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cropped-cropped-kanaga1.jpgHola, fellow authors:

I was just reading an article about where to start your novel or short story.  The blogger insists that beginning in a character’s childhood is both boring and unnecessary.  In fact, she suggests that readers don’t really need to know about your character’s growing up into the adults they will be.

I disagree.  I think that a character’s early background (childhood if not young adult) can be essential – if handled right.  Here, the blogger and I agree.  And, of course I would approve of backstory prologues, as that is precisely how I started the Volcano Lady series.  Introducing characters by way of their daily routines or calm-quiet childhoods would indeed be boring, but you’re not going to do that, are you!

Starting a novel, especially your first novel or the first of a new series, can be difficult.  We want to tell the reader everything they need to know in order to make the story full and complex.  That’s not a bad idea.  But, be warned, it can backfire.  Even the bestselling authors can make this mistake.  I love Dan Brown novels but I can say that I find them initially tedious.  Too slow.  Too full of details, that while I will need to know them later, can just make you feel schooled.  I stay with the book because I know Brown will deliver in the end.  By mid-book, you’ll be hooked and going with the ever increasing pace.  For an unknown author, this can be the kiss of death.  Brown has earned his reputation for delivering a powerful story, but you and me?  Not yet.

Backstory is one of the trickier things an author works with.  Have I mastered it?  Depends on your tastes, but I don’t think I bored anyone.  Some readers adore backstory and research; others, not so much.  Yet, it is necessary, isn’t it?  Think about the Indiana Jones movies: do you think the stories would have worked if you didn’t know that Professor Jones had a difficult relationship with Marian or that he and his father didn’t quite get along?  The filmmakers brilliantly handle both backstories very differently.  For the story of Marian and Jones, you get little comments and eye glances, hinting that Jones is not comfortable meeting Marian after all those years.  Her reaction tells the rest of the story once they are in the same room.  In the third movie, you get the “early years” approach with young Jones recovering an historic item only to have his father’s indifference, obsession with the Holy Grail, and misunderstanding of his own son’s nature betray him into failure.  Two different approaches with two essential elements:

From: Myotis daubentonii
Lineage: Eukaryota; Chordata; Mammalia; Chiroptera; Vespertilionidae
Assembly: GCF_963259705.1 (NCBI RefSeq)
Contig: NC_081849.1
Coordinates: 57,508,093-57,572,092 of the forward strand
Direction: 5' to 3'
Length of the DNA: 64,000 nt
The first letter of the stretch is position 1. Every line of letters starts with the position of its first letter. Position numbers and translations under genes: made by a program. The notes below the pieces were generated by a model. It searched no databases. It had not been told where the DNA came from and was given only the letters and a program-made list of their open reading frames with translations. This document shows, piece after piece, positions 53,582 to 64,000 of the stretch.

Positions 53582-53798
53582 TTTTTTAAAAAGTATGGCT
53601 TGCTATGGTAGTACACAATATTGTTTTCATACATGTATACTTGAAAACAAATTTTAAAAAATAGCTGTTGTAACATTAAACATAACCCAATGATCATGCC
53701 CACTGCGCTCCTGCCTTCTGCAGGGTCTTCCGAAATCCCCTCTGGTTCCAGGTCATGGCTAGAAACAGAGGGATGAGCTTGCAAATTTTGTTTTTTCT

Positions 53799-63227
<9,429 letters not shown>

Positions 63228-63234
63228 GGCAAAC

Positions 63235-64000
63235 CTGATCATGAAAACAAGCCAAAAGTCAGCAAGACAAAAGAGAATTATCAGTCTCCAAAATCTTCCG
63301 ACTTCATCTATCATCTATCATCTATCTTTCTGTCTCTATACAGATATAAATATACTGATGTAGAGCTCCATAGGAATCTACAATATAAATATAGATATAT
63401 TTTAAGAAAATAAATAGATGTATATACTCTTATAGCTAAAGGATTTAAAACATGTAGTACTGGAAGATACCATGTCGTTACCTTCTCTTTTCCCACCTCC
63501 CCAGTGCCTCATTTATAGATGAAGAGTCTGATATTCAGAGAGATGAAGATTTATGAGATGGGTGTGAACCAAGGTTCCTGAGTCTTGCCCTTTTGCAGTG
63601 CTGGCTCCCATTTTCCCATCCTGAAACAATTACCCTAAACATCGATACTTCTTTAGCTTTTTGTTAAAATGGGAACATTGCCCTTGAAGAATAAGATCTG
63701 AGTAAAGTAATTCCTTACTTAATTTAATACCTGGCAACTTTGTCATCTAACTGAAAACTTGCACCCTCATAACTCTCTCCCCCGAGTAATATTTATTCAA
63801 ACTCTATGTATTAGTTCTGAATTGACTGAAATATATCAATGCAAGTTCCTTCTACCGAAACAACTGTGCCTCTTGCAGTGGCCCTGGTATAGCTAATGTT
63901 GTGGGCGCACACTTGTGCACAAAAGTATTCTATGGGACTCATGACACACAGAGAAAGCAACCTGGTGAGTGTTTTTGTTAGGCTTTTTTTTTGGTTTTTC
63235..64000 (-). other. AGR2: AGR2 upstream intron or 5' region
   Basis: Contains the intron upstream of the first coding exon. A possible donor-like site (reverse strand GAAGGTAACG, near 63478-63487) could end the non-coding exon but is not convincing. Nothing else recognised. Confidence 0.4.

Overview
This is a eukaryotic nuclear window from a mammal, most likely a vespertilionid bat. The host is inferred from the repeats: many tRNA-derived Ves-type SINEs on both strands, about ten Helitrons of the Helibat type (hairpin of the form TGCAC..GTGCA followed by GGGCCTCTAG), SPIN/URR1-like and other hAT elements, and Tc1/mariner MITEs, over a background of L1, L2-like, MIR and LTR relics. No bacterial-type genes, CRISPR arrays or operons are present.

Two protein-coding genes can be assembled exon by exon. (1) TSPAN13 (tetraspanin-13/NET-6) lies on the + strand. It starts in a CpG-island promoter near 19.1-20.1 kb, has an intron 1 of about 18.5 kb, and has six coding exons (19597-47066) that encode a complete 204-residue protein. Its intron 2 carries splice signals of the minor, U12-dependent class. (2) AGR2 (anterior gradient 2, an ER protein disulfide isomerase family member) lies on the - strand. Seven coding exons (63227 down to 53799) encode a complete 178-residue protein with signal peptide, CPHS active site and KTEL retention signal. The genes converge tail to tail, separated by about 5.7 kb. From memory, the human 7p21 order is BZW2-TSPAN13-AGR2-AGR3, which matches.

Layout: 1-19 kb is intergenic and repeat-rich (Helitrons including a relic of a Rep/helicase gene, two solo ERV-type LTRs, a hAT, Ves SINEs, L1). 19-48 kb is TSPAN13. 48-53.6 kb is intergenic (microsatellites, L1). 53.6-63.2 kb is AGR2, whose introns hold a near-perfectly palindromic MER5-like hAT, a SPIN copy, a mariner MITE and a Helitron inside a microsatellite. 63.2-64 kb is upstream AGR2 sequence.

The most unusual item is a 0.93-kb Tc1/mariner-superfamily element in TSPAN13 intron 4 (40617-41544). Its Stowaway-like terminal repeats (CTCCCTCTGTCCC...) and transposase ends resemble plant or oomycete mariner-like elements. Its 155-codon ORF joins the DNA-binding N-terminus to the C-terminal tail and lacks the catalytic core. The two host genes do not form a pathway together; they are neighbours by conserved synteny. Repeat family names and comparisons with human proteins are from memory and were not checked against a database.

1. Both stories show, they don’t tell.  Oh, I know, you hear it over and over again: show, don’t tell.  There are definitely times to tell, but those times are generally brief.  Showing is very effective because you can drag your reader along, letting them pick up clues for themselves along the way.  Isn’t that why we read a novel and not the Wikipedia or Cliff Notes of the story?
  2. Conflict and Drama.  We all have had our childhoods, and for the most part, they were probably pretty average – even a little dull.  In reality, that is a good thing, yes?  However, your book has to grab someone’s attention from sentence one – thus anything you present in your first chapter has to have purpose, conflict, drama, and flow.  It has to drag you in.  Purpose is extremely important as it needs to explain why the character is who they are – what is their obsession?  What makes them tick?

In the case of my first novel, A Fearful Storm Gathering, I break with the idea that we don’t want to read about a character’s younger years – that we want to see them in the book’s immediate here and now, doing what they will be doing for the rest of the story.  I chose to begin with a volcanic eruption and its impact on a child.  Lettie Gantry, my geologist and protagonist, witnessing an erupting volcano and the destruction it caused gave her the focus for the rest of her adult life: predicting volcanoes.  I could have simply said this or mentioned it later.  However, I thought that wouldn’t help the reader to like her early on, to see who she was and why she is the way she is, and to understand what it would take to cause a Victorian woman to toss all convention aside in reaching her goals.  I wanted to show you.  To put you in her shoes.  To see how horrible an eruption could be and how it would force a child into making a lifelong decision.  Drama, conflict, and danger.  Eruptions are fast, terrifying, and the reader gets to be there for her defining moment, scared right alongside her.

Whatever way you plan to give the reader a backstory, be sure it is dynamic, dramatic, and full of pertinent conflict.  Show them why your characters are the way they are.  Otherwise, they are empty and incomplete.  Readers won’t care about someone if there is nothing for them to link to or to like.  And if your readers don’t care about your characters, then they won’t finish your book.  Plain and simple.

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